And then of course there are electric vehicle companies. Unless you’ve been living under a rock you’ve likely been unable to escape the news of Tesla’s meteoric rise in anticipation of the company’s addition to the S&P 500. The company’s stock value has risen more than 700% over this year, and has created no small number of “Teslanaires” out of its shareholders. “Tesla stock is now worth more than the combined valuations of General Motors, Ford, Fiat Chrysler Automobiles and Toyota,” Yahoo! Finance reported this week. And Tesla didn’t even set the record for EV company stocks this year--I think it’s safe to say that that distinction goes to Nio, which saw a jaw-dropping increase of more than 1,000%.
2020 may go down in history as the year that turned everything around for the energy industry and the environment, but 2021 probably isn’t going to be too shabby either. The United States has just passed the nation’s biggest energy bill in a decade, and it’s betting big on renewables. Renewable energy technology is advancing faster than ever, and the sector is on track to keep getting stronger and stronger.
By Haley Zaremba for Oilprice.com
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How could the year 2020 be remembered as the turning point for clean energy when the realities of the global energy scene haven’t changed one iota from the pre-COVID years.
There will neither be a post-oil era nor a peak oil demand either throughout the 21st century and probably far beyond. Moreover, the notions of an imminent global transition from oil and gas into green energy and zero emissions are illusions. Even a partial transition can’t be achieved without major contributions from natural gas and nuclear energy. Furthermore, what is hampering a faster transition to green energy is its inability to be cost-competitive with hydrocarbons even with subsidies.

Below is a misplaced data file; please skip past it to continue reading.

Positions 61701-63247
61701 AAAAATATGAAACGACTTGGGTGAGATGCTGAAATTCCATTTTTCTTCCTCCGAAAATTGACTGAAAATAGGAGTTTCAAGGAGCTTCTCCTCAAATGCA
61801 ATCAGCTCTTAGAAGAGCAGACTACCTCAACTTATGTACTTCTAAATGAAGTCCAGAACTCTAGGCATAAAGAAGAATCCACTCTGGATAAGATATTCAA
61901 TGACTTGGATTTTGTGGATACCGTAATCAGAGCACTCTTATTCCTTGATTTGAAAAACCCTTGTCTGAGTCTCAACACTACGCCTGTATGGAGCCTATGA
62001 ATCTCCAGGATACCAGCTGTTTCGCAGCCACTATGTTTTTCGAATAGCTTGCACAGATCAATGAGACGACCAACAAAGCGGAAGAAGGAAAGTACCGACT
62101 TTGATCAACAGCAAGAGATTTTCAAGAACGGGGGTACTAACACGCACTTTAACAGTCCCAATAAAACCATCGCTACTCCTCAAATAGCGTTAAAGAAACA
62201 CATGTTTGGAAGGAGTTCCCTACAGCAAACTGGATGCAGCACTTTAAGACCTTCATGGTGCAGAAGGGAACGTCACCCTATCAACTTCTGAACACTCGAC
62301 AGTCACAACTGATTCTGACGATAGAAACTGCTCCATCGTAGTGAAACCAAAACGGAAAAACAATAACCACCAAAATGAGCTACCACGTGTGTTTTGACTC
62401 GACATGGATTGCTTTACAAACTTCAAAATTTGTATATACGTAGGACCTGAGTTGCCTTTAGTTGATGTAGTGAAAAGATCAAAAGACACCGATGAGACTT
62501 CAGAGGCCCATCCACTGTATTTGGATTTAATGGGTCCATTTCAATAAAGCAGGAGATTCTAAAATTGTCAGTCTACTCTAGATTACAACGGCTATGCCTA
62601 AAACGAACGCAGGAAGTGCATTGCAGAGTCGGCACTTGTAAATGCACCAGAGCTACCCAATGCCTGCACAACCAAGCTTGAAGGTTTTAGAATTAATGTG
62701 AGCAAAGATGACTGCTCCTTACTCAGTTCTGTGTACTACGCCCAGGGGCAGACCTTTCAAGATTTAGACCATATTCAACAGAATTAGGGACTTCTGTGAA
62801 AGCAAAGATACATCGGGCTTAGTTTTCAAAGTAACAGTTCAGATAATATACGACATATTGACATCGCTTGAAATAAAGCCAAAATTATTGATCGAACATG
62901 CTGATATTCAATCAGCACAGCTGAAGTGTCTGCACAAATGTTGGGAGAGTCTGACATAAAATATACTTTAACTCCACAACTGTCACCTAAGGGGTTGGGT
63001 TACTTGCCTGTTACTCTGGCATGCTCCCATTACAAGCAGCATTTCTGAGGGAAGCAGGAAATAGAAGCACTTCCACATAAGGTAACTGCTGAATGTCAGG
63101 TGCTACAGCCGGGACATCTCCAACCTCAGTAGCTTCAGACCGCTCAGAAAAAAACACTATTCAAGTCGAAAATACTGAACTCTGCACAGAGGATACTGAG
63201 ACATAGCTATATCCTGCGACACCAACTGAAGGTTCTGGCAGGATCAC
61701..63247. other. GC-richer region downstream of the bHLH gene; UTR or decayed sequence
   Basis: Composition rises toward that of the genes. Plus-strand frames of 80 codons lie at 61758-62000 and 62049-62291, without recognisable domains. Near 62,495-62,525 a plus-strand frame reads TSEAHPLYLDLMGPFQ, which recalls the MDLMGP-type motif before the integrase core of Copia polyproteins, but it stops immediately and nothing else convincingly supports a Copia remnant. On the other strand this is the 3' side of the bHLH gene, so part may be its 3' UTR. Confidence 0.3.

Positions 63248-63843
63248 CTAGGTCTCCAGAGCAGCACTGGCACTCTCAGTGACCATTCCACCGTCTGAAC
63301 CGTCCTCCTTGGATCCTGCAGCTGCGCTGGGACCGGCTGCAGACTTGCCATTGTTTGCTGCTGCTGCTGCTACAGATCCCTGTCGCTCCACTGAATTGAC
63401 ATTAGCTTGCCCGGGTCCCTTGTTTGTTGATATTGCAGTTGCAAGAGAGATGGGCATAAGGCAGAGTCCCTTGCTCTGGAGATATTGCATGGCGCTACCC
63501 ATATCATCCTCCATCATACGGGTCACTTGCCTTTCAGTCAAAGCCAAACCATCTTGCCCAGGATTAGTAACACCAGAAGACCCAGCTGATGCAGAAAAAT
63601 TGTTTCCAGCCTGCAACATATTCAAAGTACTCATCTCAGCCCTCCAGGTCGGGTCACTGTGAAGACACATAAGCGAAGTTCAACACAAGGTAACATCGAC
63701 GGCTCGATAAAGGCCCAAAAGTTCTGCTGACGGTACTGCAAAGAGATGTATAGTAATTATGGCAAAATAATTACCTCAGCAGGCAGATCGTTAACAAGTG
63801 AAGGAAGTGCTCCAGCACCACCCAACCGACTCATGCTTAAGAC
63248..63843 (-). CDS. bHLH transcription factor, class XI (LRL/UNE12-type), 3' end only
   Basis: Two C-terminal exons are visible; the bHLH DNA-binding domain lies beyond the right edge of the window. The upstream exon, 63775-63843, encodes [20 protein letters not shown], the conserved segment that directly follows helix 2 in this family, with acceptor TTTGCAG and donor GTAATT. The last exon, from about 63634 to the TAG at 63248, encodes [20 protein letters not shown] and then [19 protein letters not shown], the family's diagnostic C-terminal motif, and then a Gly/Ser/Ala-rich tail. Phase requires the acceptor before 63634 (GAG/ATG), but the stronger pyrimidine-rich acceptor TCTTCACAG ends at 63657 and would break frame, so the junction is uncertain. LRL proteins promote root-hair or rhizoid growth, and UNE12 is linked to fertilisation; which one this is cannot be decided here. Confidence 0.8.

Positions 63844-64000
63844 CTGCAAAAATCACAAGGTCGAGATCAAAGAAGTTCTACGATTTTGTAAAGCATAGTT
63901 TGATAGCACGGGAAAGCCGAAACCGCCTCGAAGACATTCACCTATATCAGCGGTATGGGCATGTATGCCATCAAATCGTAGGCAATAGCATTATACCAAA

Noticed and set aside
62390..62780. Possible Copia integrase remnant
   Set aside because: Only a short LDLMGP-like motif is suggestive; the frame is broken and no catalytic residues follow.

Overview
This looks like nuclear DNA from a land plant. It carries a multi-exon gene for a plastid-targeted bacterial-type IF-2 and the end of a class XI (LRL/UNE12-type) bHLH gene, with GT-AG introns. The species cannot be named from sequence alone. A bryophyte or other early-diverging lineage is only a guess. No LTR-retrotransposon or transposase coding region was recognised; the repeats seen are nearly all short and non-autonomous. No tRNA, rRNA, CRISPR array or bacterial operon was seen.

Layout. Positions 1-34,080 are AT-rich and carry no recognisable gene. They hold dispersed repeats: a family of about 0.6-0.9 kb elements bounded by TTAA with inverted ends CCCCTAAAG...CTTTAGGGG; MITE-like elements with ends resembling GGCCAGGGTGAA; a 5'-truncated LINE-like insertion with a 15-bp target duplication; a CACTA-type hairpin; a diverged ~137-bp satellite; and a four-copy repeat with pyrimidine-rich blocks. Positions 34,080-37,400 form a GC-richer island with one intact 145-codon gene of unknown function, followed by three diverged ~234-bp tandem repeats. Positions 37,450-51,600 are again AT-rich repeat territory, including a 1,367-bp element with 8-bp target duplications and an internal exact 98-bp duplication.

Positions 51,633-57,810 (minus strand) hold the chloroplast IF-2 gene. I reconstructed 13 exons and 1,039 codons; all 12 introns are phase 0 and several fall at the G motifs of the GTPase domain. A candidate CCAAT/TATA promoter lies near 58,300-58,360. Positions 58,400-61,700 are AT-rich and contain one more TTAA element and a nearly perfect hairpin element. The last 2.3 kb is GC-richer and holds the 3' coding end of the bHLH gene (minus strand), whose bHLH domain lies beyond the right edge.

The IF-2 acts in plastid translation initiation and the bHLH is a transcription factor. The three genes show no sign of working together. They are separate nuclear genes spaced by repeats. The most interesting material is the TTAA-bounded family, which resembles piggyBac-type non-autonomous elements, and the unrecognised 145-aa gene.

There is a lot of hype about falling solar and wind energy costs. But Germany’s experience tells a different story. Whilst solar and wind power make up 15% of Germany’s energy mix, German consumers pay the world’s second-highest electricity bills precisely because of the shift from fossil fuels to renewables, which is funded by taxes and levies on businesses and households.
Calls from the World Economic Forum for a ‘new energy order’ and a ‘great reset’ are no more than wishful thinking and hype. Moreover, Environmental, Social, and Corporate Governance (ESG) investing is a fad.
The astronomical rise of Tesla and other electric vehicle (EVs) companies will be short-lived because it is based on hype promoted almost on daily basis by the media. They are bubbles waiting to burst exactly as the subprime mortgages crisis in 2008/9 which almost brought the global economy to its feet and precipitated a global financial crisis and a number of bankruptcies among some major banks.
Like EVs, there is a great amount of hype surrounding green hydrogen. However,
Its Achilles heel is that its production requires a greater input of energy than it outputs.
In the end, it is all about economics and not about hype and militant slogans by environmental activists and hydrocarbon divestment campaigners and also vested interests.
Oil and gas will continue to be the fulcrum of the global economy and the core business of the global oil industry well into the future.
Dr Mamdouh G Salameh
International Oil Economist
Visiting Professor of Energy Economics at ESCP Europe Business School, London